Imperialism Means War

December 2, 2013

Below we reprint excerpts from V.I. Lenin’s book: “Imperialism, the Highest Stage of Capitalism.” We encourage our readers not only to review these short passages but to read and re-read this classic work in light of contemporary conditions.

Imperialism As A Special Stage of Capitalism

In Chapter VII, entitled “Imperialism as a Special Stage of Capitalism,” Lenin writes:

“We must now try to sum up, put together, what has been said above on the subject of imperialism. Imperialism emerged as the development and direct continuation of the fundamental characteristics of capitalism in general. But capitalism only became capitalist imperialism at a definite and very high stage of its development, when certain of its fundamental characteristics began to change into their opposites, when the features of the epoch of transition from capitalism to a higher social and economic system had taken shape and revealed themselves all along the line. Economically, the main thing in this process is the displacement of capitalist free competition by capitalist monopoly. Free competition is the fundamental characteristic of capitalism, and of commodity production generally; monopoly is the exact opposite of free competition, but we have seen the latter being transformed into monopoly before our eye, creating large-scale industry and forcing out small industry, replacing large-scale by still larger-scale industry, and carrying concentration of production and capital to the point where out of it has grown and is growing monopoly: cartels, syndicates and trusts, and merging with them, the capital of a dozen or so banks, which manipulate thousands of millions. At the same time the monopolies, which have grown out of free competition, do not eliminate the latter, but exist over it and alongside of it, and thereby give rise to a number of very acute, intense antagonisms, frictions and conflicts. Monopoly is the transition from capitalism to a higher system.”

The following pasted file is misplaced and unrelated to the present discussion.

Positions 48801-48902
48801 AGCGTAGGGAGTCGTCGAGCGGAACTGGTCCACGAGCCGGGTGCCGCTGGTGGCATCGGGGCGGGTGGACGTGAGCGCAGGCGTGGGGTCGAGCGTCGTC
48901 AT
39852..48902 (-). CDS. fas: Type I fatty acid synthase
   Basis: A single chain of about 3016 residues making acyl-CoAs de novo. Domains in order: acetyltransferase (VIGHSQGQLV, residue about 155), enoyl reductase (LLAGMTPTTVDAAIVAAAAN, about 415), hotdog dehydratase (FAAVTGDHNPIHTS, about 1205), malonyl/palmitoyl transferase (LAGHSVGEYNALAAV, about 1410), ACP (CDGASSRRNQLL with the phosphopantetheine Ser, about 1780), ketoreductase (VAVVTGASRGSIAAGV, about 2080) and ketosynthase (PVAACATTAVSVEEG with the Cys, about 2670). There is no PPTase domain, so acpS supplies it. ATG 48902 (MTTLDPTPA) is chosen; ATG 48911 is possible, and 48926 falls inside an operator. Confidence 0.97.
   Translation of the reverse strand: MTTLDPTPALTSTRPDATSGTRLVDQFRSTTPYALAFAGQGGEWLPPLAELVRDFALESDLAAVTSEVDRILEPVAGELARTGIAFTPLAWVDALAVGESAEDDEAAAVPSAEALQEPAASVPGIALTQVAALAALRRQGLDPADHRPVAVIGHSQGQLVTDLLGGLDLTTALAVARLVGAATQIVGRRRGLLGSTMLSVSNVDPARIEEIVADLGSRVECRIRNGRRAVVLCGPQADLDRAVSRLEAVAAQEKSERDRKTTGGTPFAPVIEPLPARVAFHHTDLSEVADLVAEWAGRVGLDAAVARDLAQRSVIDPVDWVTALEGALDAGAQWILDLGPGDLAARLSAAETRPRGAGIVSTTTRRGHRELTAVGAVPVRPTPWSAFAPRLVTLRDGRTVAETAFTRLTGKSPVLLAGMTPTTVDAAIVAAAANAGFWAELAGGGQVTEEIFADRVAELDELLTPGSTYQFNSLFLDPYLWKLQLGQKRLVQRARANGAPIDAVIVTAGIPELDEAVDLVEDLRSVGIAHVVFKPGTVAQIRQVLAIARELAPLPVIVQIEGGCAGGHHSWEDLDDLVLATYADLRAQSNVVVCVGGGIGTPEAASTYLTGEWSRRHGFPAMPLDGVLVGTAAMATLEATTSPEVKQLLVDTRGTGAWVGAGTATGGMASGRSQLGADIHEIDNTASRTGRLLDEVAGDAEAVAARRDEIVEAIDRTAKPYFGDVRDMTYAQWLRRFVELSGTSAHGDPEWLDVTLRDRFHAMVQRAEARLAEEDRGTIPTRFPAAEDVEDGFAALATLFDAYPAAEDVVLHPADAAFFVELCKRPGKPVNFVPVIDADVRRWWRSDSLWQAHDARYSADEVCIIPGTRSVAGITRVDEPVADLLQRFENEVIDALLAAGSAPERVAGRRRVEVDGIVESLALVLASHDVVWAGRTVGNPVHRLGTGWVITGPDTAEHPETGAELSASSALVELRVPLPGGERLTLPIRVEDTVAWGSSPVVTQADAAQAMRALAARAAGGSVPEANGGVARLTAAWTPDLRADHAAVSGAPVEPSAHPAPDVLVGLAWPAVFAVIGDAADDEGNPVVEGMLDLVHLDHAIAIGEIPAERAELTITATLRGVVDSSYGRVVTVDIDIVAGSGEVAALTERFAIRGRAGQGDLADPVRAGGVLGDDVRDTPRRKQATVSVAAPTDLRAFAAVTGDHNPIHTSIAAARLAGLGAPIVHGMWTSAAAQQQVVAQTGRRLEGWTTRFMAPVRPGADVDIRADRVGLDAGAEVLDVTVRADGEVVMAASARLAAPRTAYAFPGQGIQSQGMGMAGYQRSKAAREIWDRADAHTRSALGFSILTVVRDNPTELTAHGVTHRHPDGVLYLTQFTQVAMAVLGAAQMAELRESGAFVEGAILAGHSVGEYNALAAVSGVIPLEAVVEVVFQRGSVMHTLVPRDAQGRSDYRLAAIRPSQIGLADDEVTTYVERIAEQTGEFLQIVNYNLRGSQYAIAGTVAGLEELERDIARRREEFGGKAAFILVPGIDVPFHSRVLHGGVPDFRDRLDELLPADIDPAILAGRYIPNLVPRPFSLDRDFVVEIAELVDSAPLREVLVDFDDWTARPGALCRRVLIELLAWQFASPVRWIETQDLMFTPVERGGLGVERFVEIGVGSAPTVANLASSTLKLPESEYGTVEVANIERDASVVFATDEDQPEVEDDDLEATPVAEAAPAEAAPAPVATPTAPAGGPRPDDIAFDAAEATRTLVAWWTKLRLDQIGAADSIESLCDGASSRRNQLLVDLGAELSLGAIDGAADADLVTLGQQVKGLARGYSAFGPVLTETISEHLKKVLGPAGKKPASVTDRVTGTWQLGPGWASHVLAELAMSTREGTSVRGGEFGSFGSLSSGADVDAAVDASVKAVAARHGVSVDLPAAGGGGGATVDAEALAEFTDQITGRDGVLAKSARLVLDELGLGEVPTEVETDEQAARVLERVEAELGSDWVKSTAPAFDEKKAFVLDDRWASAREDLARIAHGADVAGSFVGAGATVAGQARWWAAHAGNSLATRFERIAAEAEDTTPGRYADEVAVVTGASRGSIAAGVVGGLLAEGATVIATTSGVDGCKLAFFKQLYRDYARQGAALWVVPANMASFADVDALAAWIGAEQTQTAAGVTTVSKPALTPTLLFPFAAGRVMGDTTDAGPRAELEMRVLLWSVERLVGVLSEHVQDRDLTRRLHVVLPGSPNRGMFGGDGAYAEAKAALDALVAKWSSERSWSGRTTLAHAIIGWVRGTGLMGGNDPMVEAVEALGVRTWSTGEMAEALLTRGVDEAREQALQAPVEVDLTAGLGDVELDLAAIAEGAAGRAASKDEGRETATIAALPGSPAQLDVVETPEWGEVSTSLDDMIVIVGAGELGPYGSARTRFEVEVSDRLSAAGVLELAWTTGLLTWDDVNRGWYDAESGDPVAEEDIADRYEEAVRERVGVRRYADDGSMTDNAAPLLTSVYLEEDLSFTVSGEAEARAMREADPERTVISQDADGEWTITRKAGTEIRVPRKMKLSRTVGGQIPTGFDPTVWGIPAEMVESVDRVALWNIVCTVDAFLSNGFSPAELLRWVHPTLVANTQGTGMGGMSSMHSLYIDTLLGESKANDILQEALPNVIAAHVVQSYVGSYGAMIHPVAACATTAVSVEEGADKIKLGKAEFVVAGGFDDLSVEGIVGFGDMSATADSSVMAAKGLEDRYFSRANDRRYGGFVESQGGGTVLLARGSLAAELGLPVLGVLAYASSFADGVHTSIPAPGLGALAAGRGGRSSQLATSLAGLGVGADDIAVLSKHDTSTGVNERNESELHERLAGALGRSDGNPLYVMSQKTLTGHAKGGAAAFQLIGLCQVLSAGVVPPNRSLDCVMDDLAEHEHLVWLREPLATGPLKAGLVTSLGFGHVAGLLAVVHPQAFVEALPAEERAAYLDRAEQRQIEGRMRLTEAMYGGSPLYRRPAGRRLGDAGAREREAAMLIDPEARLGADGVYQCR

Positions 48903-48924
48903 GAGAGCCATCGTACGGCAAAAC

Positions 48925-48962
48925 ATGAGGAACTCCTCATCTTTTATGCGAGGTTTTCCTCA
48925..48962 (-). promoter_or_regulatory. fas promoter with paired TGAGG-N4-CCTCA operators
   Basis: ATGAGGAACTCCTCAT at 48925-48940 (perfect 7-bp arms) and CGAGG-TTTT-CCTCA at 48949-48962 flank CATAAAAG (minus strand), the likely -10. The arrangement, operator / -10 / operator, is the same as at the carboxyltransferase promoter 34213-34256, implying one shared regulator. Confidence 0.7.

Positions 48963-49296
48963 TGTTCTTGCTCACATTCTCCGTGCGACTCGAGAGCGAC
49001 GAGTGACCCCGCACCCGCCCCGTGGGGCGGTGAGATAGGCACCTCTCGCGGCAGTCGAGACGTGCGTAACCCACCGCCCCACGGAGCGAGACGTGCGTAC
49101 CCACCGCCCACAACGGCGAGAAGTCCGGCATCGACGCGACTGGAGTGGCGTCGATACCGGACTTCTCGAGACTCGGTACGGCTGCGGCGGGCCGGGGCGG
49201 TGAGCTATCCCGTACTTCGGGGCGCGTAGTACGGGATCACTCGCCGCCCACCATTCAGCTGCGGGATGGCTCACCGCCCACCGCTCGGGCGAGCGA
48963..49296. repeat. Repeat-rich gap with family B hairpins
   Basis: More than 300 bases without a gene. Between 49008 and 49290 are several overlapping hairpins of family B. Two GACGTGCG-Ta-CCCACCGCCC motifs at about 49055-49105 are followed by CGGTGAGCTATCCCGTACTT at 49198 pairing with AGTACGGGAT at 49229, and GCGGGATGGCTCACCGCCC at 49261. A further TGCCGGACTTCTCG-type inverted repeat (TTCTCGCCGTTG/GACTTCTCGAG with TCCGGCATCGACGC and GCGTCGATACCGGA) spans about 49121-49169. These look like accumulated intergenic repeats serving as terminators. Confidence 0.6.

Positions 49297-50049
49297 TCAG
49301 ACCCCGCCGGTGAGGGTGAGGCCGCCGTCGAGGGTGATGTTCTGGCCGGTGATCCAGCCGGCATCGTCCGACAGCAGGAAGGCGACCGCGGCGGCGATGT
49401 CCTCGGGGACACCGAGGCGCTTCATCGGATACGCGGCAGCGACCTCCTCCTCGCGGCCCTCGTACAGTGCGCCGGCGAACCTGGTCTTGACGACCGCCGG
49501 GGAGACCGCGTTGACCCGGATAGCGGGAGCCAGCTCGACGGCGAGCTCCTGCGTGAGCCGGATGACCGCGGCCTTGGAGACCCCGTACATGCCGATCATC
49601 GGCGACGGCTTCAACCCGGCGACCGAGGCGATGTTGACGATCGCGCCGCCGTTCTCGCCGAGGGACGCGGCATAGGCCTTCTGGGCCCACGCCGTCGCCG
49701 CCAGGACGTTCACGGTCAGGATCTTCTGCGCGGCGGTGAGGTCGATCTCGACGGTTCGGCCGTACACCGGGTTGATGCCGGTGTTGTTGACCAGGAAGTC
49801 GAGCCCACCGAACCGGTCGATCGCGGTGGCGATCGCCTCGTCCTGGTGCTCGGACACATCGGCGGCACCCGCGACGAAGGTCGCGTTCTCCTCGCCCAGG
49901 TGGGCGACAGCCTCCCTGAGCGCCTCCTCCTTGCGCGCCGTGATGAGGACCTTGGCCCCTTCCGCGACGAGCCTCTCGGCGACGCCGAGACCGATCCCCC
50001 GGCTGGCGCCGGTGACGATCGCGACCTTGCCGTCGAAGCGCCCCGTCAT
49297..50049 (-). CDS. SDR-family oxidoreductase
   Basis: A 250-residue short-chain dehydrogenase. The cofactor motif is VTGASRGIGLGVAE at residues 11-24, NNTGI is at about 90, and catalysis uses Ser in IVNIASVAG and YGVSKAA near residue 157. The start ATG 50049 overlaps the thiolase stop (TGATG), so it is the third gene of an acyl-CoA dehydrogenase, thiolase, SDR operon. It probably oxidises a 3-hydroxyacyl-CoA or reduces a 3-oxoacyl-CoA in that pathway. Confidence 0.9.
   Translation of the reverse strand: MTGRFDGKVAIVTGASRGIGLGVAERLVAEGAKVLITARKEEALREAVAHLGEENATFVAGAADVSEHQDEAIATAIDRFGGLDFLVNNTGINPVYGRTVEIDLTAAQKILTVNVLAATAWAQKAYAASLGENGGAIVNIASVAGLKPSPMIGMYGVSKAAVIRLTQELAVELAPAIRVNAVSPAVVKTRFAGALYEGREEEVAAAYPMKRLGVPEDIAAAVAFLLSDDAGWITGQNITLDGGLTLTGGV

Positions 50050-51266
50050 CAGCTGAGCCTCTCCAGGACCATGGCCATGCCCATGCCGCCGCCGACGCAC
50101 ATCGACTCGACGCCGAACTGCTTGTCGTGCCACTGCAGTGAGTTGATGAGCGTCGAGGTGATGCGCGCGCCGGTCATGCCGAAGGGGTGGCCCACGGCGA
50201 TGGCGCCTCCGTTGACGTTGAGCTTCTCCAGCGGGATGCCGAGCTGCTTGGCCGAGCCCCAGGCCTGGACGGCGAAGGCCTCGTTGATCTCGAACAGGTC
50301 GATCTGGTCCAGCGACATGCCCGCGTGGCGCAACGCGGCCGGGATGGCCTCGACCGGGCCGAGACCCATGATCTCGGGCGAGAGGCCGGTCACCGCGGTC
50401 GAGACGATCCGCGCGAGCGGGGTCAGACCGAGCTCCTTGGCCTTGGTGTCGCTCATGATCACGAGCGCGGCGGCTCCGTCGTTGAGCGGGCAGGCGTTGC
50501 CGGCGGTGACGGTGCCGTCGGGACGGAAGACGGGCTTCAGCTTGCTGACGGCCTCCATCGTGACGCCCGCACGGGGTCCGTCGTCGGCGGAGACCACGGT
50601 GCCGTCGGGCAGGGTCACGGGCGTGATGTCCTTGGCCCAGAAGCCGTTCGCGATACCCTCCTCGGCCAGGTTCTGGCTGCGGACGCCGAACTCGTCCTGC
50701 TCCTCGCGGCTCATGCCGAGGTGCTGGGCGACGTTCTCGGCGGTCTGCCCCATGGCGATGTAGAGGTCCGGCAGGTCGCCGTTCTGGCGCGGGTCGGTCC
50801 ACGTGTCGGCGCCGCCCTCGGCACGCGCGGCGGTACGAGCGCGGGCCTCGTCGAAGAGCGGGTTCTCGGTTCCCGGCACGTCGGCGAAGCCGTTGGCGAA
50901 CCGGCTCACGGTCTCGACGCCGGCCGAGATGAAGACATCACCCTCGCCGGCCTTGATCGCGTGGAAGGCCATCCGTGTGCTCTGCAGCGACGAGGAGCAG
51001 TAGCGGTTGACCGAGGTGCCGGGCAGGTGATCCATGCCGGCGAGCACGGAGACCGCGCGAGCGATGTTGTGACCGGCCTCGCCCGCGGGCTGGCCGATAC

“If it were necessary to give the briefest possible definition of imperialism we should have to say that imperialism is the monopoly stage of capitalism. Such a definition would include what is most important, for, on the one hand, finance capital is the bank capital of a few very big monopolist banks, merged with the capital of the monopolist combines of industrialists; and, on the other, the division of the world is the transition from a colonial policy which has extended without hindrance to territories unseized by any capitalist power, to a colonial policy of monopolistic possession of the territory of the world which has been completely divided up.”

“But very brief definitions, although convenient, for they sum up the main points, are nevertheless inadequate, since very important features of the phenomenon that has to be defined have to be especially deduced. And so, without forgetting the conditional and relative value of all definitions in general, which can never embrace all the concatenations of a phenomenon in its complete development, we must give a definition of imperialism that will include the following five of its basic features: 1) the concentration of production and capital has developed to such a high stage that it has created monopolies which play a decisive role in economic life; 2) the merging of bank capital with industrial capital, and the creation, on the basis of this “finance capital,” of a financial oligarchy; 3) the export of capital as distinguished from the export of commodities acquires exceptional importance; 4) the formation of international monopolist capitalist combines which share the world among themselves, and 5) territorial division of the whole world among the biggest capitalist powers is “completed.”